New Census bureau estimates show the District of Columbia has gained more than 30,000 residents in the 27 months since the 2010 Census was conducted.
The bureau says the district's population now stands at 632,323, up from 601,723 in 2010.
Mayor Vincent Gray put out a statement welcoming the news - and pointing out that the population levels in the district have not been seen since the early 1980s.
"People are voting with their feet, and they want to live in D.C.," Gray said in a statement.
Gray's office said the census data showed the growth is attributed both to new births in the District and to people moving from other parts of the region, nation and world.
In just one part of the survey period - the 12 months that started in July 2011 - the District saw almost 10,000 new births. Another roughly 9,000 people moved into the District from other states and abroad - a year of growth that bucked the trend in many other parts of the country.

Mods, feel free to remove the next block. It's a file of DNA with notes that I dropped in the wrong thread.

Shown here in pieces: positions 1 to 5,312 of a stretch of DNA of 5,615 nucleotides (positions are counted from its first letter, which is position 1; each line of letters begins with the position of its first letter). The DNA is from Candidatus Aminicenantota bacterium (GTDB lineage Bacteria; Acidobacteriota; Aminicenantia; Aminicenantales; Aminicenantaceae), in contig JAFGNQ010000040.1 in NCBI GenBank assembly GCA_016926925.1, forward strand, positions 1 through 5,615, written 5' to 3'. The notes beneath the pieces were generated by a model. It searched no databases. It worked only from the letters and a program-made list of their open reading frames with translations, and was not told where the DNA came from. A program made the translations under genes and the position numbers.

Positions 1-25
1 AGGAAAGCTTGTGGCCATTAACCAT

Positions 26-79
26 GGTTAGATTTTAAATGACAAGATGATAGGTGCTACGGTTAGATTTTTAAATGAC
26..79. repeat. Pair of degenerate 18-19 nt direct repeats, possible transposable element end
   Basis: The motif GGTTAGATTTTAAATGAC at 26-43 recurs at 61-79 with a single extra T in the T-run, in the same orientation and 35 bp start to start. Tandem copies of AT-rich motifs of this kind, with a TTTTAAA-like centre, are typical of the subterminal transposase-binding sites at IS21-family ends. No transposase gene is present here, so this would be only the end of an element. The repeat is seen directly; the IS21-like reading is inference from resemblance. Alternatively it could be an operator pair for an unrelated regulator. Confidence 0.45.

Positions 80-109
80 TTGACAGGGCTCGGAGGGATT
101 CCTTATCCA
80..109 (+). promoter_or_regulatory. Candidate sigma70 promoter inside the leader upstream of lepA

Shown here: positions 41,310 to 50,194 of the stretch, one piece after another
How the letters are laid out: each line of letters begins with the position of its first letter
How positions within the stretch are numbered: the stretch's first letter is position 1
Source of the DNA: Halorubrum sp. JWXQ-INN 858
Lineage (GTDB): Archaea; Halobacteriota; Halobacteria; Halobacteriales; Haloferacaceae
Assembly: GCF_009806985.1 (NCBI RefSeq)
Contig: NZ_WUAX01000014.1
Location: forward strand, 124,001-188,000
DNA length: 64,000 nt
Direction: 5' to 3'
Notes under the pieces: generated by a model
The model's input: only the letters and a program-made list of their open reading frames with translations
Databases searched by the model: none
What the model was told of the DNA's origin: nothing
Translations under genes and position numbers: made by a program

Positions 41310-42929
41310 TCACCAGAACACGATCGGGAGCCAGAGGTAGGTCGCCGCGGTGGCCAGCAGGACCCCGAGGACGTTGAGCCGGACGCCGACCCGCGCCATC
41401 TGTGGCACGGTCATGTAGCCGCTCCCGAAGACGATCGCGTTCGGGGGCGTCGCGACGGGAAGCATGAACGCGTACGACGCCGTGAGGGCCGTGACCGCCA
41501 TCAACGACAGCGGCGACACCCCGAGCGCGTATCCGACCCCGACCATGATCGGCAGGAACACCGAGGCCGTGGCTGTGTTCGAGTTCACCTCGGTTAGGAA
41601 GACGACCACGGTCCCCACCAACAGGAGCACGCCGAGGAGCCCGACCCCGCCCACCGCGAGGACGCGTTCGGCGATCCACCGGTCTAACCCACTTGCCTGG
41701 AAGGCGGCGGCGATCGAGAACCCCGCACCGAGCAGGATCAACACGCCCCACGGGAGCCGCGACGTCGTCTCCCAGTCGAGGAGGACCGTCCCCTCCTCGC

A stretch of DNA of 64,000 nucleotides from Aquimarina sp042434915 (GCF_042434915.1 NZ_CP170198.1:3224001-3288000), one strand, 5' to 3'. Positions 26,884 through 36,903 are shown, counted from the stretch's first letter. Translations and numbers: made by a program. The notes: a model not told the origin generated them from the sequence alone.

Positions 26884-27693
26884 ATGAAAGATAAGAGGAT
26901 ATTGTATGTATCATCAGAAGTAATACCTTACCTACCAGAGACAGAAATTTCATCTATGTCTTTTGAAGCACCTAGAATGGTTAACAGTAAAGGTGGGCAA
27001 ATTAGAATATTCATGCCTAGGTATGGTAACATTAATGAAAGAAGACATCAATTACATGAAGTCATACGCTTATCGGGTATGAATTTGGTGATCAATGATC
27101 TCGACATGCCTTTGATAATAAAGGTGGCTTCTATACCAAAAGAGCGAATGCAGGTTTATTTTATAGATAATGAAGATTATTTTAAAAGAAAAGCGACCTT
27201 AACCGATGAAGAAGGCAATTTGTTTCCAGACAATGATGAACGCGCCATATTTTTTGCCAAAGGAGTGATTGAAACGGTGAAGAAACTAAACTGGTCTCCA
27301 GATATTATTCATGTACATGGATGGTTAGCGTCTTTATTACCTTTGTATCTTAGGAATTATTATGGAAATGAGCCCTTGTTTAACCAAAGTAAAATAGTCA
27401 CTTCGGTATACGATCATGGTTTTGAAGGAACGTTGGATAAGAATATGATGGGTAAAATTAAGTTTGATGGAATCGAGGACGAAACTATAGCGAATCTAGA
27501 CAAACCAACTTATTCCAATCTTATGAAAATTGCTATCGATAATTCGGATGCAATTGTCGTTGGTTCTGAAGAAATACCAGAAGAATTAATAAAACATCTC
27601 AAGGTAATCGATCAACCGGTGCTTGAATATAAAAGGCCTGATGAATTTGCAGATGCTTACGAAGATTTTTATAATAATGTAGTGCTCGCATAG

“We are absolutely thrilled,” said Harriet Tregoning, director of the District’s Office of Planning, which oversees the District’s State Data Center and Census activities. “We continue to focus on encouraging the best in land-use development and sustainability, and creating or maintaining convenient amenity-rich neighborhoods with great choices in housing and transportation. ... The District is a great place to live and I expect the population to continue to grow.”
Only one state grew faster than the district over that period: North Dakota, where the population increased by 2.17 percent. The district's population is up by 2.15 percent. The next-fasted-growing states were Texas, Wyoming and Utah.
The district now has more residents than two states: Wyoming and Vermont. Vermont had 24,000 more residents than the nation's capital in 2010 but has added fewer than 300 residents since.